QUEBEC-RESEARCH-L ArchivesArchiver > QUEBEC-RESEARCH > 2005-06 > 1118267622
Subject: Noah's Ark
Date: Wed, 8 Jun 2005 17:53:42 EDT
IN SEARCH OF NOAH'S ARK: Beware of 'weak' Ark claims
FORT WORTH, Texas (BP)--While Christians who take the Bible at face value
don't doubt the possibility of discovering the remains of Noah's Ark, caution
ought to be the order of the day, a Southern Baptist seminary professor said.
"A large portion of the interest surrounding the issue seems to be centered
in the desire to prove the miraculous," said Timothy Pierce, professor of Old
Testament at Southwestern Baptist Theological Seminary in Fort Worth, Texas.
"While many expeditions have been undertaken by respected scientists and
archaeologists, many more have been taken by believers who have something to
prove -- and who have offered little more than their word that they found
"It's easy for those of us who believe in the historicity of the flood and
other miracle accounts in the Bible to grab on to any piece of 'evidence' that
is presented in order to demonstrate that our belief is warranted," he said.
"We should be careful what claims we wed our beliefs to, lest when those
claims are proven to be false, people conclude our beliefs are false as well."
George Hagiopian's 1905 assertion that he actually walked on the Ark's deck
is only one example of overzealous claims that give skeptics ammunition
against Christian faith in general and belief that the Ark could be discovered in
particular, Pierce said.
"For example, the somewhat questionable methods and seemingly exaggerated
claims of Daniel McGivern and Ahmet Ali Arslan in 2004 gave rise to an article
in National Geographic (Sept. 20, 2004) that berated the idea that the Ark
might be found on the mountain," he said. "Such overzealous claims and
assessments cause many individuals to be less predisposed to believe in the
likelihood of the Ark being on the mountain because of the 'too good to be true'
claims that often are associated with reports of its sightings."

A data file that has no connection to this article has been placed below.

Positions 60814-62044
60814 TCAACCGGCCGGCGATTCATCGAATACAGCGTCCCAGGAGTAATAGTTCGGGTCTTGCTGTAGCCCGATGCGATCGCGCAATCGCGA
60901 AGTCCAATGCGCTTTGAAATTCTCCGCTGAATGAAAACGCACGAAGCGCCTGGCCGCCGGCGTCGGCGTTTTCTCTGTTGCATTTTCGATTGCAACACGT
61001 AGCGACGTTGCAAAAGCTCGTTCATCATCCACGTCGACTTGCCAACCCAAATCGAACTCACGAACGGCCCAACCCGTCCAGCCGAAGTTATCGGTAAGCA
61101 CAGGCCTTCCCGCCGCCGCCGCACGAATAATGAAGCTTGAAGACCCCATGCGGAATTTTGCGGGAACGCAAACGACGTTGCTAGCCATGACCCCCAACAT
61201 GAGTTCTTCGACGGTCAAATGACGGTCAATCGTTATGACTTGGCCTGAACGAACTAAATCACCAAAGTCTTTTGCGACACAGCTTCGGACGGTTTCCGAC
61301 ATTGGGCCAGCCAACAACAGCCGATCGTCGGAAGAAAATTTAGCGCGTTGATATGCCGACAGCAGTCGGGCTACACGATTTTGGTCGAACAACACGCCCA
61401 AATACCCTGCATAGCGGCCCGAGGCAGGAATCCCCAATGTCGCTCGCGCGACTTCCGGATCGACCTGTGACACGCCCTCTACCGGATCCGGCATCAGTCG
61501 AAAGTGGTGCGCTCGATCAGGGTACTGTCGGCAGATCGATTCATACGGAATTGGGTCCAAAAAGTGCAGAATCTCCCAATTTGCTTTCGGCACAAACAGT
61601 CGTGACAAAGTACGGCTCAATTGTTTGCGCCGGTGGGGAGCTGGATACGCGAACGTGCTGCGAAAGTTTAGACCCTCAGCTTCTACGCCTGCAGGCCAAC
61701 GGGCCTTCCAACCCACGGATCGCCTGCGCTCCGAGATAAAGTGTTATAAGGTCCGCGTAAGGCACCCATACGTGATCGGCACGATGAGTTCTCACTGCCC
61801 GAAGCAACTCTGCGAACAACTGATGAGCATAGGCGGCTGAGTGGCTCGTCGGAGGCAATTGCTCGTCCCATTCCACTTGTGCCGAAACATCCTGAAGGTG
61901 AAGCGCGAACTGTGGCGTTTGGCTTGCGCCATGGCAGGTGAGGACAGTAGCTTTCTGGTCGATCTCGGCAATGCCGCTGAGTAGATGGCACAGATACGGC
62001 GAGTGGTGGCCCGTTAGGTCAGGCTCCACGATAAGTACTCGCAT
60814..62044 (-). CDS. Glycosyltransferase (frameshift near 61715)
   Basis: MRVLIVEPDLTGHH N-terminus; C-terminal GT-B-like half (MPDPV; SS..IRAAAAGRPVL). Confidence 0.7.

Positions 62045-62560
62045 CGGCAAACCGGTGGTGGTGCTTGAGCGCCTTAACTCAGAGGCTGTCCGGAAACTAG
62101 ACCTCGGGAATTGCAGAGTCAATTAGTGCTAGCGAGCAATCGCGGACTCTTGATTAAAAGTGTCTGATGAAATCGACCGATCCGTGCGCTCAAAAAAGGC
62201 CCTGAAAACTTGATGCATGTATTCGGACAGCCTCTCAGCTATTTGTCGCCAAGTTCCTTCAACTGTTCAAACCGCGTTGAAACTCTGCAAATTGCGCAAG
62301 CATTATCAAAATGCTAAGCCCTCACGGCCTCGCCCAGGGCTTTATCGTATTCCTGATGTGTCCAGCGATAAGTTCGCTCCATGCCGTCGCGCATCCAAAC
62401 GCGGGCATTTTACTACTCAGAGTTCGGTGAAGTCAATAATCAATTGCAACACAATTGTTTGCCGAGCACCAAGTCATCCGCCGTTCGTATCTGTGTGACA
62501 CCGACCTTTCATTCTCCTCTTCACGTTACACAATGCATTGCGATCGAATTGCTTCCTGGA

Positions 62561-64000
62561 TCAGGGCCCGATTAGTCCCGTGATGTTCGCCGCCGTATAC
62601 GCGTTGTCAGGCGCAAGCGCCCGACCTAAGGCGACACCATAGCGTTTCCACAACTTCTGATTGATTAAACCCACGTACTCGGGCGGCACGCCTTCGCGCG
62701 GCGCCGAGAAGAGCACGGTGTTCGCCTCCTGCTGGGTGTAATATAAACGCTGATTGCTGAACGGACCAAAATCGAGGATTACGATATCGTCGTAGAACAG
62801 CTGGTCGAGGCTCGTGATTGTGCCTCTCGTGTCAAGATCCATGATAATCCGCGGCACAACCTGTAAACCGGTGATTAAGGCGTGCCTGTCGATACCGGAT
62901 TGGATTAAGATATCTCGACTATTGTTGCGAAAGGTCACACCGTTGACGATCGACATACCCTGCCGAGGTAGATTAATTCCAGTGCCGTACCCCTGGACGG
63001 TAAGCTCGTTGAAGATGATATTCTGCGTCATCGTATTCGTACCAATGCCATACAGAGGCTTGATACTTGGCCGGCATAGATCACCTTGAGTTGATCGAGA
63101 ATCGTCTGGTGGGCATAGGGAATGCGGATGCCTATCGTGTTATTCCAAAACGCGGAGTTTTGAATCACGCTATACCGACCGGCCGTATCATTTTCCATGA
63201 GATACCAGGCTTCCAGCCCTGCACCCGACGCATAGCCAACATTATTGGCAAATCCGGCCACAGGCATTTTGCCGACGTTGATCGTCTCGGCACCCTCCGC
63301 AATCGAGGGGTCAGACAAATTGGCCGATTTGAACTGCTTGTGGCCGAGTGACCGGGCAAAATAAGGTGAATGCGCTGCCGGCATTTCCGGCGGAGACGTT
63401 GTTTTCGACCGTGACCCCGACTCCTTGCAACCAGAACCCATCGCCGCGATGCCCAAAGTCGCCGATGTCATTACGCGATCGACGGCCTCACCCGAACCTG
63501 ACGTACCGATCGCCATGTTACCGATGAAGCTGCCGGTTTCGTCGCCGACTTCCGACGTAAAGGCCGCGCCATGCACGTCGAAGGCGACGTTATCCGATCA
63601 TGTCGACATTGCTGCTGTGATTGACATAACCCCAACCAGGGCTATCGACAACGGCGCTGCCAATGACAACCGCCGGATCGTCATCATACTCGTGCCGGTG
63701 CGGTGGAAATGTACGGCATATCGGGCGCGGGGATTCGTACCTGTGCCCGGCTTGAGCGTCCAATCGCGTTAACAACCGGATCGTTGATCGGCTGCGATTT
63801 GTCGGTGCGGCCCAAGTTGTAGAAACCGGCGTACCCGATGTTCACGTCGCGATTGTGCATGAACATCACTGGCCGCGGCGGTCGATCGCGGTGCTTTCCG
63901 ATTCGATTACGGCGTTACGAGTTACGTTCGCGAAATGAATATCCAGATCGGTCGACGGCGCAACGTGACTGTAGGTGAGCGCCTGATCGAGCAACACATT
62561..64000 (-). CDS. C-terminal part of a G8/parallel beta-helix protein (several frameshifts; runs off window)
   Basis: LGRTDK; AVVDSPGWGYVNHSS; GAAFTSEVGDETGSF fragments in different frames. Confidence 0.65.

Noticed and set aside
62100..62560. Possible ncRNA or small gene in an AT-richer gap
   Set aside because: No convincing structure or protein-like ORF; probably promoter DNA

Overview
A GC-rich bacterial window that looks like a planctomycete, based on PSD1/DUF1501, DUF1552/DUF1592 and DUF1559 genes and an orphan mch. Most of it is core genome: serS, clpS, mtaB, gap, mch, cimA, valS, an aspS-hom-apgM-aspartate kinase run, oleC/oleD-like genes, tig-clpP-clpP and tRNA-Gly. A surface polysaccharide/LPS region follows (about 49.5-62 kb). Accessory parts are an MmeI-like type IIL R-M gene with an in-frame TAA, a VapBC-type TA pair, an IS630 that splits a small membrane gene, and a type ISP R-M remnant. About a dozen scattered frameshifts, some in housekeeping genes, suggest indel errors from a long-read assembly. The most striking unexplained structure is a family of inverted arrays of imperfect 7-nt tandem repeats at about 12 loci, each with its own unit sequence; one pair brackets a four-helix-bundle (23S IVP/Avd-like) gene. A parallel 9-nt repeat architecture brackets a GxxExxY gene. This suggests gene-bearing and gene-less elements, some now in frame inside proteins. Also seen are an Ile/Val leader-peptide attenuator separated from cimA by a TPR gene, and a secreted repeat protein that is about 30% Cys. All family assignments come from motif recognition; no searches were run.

Even the most persuasive evidence would not convince people determined to
disbelieve, Pierce added.
"One has to wonder how much we might actually achieve by finding the Ark up
on the mountain," Pierce said. "While it would certainly be a boost to our
psyche and would be another 'bullet' in our apologetic's arsenal, I think
sometimes we have the impression that such a discovery will prove to the world
that the Bible is true.
"In fact, if they came down the mountain with pictures of a hull, carrying
wood that dated to 3500 BC, native to Mesopotamia, with a tar-like substance
spread over it, within 24 hours there would be an explanation -- completely
divorced from the Noahic story -- that would satisfy the secular world.
Skeptics will find an alternate explanation for the material."
None of that means the search for the Ark should be abandoned, however.
"I'm not saying the trip shouldn't be taken," Pierce said. "If it brings one
person to faith in Christ who formerly disbelieved, it would be worth all
the money spent on the endeavor. But it has to be done with integrity, because
the ends never justify the means -- and the result needs to be clear
evidence, not simply someone's word.
"In short, my concern is that the evidence has become more authoritative --
and in many ways more important -- than the biblical account. The validity of
the story of the flood does not rest upon what is found on that mountain."
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